Guardianship is the appointment of one person, called the “Guardian”, to exercise the rights of another person who is incapacitated, called the “Ward”. The appointment is made by a Court, and can be for the rights related to personal care, called “Guardian of the Person”, rights related to finance and business rights, called “Guardian of the Property”, or all rights, called a “Plenary Guardian.”
There are several kinds of Incapacity. For instance, people under age eighteen lack legal capacity and need a Guardian to exercise their property rights if they acquire property of significant value, file a lawsuit or wish to enter into a binding contract.
A person may be born with a developmental disability: Autism, Spina bifida, CP, Prader Willi Syndrome or any childhood diagnosis accompanied by retardation resulting in a need for assistance in the exercise of some rights.
Persons of any age may suffer brain injury. - Trauma to the head, anoxia (lack of oxygen) or other medical complications sometimes result in injuries to the brain that can render a person Incapacitated.
Finally, there is the incapacity of dementia. Most often seen in the elderly, this is actually a broad category of disorders including Alzheimer’s, Lewy Body, Parkinson’s and Vascular Dementia, caused by a stroke or Transient Ischemic Attacks.
A judicial Determination of Incapacity removes some or all of a person’s rights and should be avoided whenever possible. If unavoidable, it must be coupled with the least restrictive alternative to guardianship possible or, if no such alternatives exist, with the least restrictive form of guardianship. When an allegation of Incapacity is filed in the Court, a committee of three examiners is appointed to evaluate the Ward. The examiners’ Reports and any other relevant evidence are presented to the Court and, if appropriate, an Order Determining Incapacity is entered which removes some or all of the Ward’s rights.
The appointment of a guardian is a last resort. If there are less restrictive ways to protect a person in need of assistance, those should be considered first. In fact, a Court will inquire about alternatives before appointing a Guardian.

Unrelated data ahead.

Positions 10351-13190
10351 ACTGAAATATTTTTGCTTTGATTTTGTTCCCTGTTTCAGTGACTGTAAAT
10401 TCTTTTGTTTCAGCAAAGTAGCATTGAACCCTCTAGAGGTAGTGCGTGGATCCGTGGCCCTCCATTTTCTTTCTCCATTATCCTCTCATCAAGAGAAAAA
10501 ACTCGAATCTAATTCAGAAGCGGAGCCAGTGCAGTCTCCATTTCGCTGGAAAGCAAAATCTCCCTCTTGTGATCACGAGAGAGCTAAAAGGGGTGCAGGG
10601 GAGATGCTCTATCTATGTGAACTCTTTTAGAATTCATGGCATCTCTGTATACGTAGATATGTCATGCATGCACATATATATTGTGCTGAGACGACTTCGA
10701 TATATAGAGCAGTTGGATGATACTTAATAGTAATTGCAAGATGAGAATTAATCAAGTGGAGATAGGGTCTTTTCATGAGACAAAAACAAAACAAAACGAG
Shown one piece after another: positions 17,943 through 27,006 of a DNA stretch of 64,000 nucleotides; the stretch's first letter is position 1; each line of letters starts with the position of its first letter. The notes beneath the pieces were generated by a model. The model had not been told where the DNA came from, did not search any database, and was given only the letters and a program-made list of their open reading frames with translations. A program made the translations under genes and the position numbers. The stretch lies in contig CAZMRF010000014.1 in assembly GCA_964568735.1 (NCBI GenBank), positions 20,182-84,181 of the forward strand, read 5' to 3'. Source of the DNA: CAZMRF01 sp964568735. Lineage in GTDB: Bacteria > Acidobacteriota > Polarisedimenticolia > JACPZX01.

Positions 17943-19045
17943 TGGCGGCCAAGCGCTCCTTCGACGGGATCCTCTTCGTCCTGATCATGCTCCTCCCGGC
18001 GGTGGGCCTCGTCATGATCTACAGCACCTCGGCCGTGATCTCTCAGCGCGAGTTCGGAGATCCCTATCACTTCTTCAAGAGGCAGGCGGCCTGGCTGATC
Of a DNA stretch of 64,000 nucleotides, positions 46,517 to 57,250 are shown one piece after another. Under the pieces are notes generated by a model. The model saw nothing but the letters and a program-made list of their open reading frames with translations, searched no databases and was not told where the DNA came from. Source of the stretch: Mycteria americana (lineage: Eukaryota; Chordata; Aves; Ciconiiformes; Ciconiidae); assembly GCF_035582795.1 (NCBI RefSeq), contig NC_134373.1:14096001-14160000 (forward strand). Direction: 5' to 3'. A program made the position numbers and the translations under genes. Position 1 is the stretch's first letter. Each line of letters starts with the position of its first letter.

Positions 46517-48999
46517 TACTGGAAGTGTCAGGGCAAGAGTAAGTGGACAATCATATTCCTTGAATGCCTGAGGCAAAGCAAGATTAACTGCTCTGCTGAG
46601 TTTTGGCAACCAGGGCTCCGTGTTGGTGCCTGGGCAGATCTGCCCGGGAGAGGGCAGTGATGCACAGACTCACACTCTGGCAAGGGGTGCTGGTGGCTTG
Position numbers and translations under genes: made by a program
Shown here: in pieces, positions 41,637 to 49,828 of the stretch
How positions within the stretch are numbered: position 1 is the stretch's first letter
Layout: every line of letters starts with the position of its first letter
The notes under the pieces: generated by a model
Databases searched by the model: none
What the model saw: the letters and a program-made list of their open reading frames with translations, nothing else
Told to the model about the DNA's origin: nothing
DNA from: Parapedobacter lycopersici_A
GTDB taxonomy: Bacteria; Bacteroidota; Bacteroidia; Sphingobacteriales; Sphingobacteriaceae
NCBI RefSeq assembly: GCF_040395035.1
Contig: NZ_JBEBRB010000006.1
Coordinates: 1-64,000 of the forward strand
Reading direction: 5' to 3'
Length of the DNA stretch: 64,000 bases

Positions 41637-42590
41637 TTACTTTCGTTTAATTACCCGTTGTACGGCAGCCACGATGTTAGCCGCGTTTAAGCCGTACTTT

It is important to see if a person has sufficient capacity to voluntarily appoint a trusted individual to serve as agent under a Durable Power of Attorney or Health Care Surrogate Designation, most times eliminating or postponing the need for a Guardian.
The initial stages of a Guardianship usually require four months to complete. That timeframe and the complexity of the case vary based on several factors, including whether the case is:
However, the resulting Guardianship lasts until the Ward’s death unless the Ward regains adequate capacity to resume control of their own rights. Guardians serve for the duration of the Guardianship or until the Guardian’s resignation, removal or death. Usually a Guardian’s ongoing responsibilities become routine and are quite manageable, but as a Ward encounters life’s complications their Guardian’s role can become more complex.
The person appointed to exercise a Ward’s rights (referred to as the “Guardian”) is often the Ward’s spouse, an adult child or another close relative. Regardless of their relationship to the Ward, all proposed Guardians must pass a thorough background check. When necessary, the Court may appoint a professional guardian who serves numerous Wards for an hourly fee.
Individuals and families in low income households are invited to visit the Statewide Public Guardianship Office.
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